Current labor statistics estimate that more than 15 million Americans have jobs that fall into the shift-work category such as truck and commercial drivers, doctors, nurses, police officers, firefighters, pilots and customer service representatives. With these individuals what can evolve over time is a disorder known as shift-work syndrome. It is defined as difficulty sleeping due to the fact that you are working during the night. Rest is not easily forthcoming when you should be sleeping during the day, which in turn results in poor concentration and decreased alertness when you work at night.
What Causes Shift-Work Syndrome?
Experts believe that shift-work syndrome is caused by a glitch in a person’s circadian rhythm or internal body clock that operates 24/7. For most, light and the sun trigger our brain to know it is time to be awake, and darkness and the night cue us for bedtime and rest. Hence, when a shift worker is on the job at night and should be asleep when the sun is out, his or her internal body clock needs to be trained to make this fact the norm. The problem arises when this does not occur. And yet, it is possible to get sleep and still work the night shift. Why? There are shift workers who do not have a problem getting rest during the day and thus might actually be night owls. However, sleep symptoms involving staying alert, feeling tired, poor concentration, sleepiness at work might also be attributed to other problems besides shift work. There could be a different sleep disorder or medical issue at play so it is important to get an accurate diagnosis.
What Is the Next Step?
The next step is going to a physician who can shed light on whether or not your sleep issue is due to shift-work syndrome and might suggest keeping a sleep journal and/or undergoing an actigraphy test. Many people are familiar with keeping a food journal/diary to keep a watchful eye on food and calorie intake and the same concept can be equally as beneficial when it comes to sleep. Keeping a sleep journal can help paint an accurate picture of the quality and length of sleep by jotting down the following:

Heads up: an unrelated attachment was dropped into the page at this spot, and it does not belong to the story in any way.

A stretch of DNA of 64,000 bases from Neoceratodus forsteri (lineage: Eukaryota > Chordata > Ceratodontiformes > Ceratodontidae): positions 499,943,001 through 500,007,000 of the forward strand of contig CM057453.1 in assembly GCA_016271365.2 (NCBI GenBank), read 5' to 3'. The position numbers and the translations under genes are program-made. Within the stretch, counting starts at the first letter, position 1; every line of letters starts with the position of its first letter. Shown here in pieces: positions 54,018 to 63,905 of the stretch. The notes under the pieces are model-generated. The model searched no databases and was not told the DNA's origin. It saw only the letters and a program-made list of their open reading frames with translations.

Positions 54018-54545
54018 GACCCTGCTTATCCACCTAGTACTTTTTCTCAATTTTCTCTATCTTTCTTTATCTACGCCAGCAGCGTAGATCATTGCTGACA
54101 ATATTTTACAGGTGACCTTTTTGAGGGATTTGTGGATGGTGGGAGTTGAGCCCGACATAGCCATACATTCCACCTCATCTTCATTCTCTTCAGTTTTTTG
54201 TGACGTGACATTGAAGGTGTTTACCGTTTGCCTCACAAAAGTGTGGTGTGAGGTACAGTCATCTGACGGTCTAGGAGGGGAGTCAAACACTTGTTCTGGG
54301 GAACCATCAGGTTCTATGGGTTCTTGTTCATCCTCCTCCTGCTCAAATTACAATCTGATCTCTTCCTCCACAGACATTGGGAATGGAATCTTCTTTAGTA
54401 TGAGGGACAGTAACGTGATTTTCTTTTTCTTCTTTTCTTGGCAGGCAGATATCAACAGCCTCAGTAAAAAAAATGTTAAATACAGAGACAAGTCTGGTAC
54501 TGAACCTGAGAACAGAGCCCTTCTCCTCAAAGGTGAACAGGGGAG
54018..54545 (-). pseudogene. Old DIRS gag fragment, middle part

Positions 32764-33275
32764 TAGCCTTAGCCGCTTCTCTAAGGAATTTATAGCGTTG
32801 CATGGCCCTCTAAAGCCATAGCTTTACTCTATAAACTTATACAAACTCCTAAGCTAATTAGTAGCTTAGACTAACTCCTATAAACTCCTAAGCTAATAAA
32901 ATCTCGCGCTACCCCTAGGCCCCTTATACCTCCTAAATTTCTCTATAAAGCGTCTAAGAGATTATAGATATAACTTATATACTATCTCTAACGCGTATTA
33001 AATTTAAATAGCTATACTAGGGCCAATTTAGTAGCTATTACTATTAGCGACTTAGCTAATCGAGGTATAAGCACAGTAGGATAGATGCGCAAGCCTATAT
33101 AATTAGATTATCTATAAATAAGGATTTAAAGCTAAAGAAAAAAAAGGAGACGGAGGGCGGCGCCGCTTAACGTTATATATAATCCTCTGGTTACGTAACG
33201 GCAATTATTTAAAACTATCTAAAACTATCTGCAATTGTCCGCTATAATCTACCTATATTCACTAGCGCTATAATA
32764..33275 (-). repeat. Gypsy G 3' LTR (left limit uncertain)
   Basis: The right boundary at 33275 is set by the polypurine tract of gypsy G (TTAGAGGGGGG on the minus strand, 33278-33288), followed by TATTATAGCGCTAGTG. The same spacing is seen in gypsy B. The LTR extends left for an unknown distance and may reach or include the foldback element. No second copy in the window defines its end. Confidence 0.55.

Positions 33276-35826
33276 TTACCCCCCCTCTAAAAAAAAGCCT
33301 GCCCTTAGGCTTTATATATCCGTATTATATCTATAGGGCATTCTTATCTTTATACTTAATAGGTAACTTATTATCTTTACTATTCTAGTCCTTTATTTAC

- Work hours
- When you sleep
- How much you sleep
- How you feel when you wake up
- When do you feel tired
- Do you fall asleep at work
Actigraphy is a diagnostic test that analyzes your movements during the day and night with a device that is worn on the wrist. The device provides data as to when you are awake and asleep.
How Can You Still Work the Night Shift and Get Sleep?
Many of the people who have shift-work syndrome can lessen their symptoms by following many of the same principles that assist individuals in getting a better night of sleep. Just follow these tips:
- Keep your bedroom as dark as possible. Even better would be to wear a sleep mask or purchase black-out curtains.
- Don’t eat a heavy meal before you go to sleep.
- Avoid alcohol, coffee, black tea and caffeinated beverages prior to bedtime.
- Eat healthy and get exercise.
- Reduce stress.
Your doctor might have you start with these lifestyle modifications. If needed, the next recommendation might be phototherapy (light therapy) before starting your night shift to fool your brain into thinking it is daytime and thus keeping you alert while at work.
When you are a shift worker, it is important to take care of your health. Researchers have discovered that people who work night shifts are at higher risk for other health issues versus those people who work during the day. There is a higher incidence of the following:
- Cancer, specifically breast and prostate
- Flu and colds
- High blood pressure
- Cardiovascular disease
If you suspect you might have shift-work syndrome or sleep apnea, or been diagnosed and would like to find out what individualized treatment option might be available for you, contact one of our medical concierges today at 1-855-863-4537 to schedule a free consultation.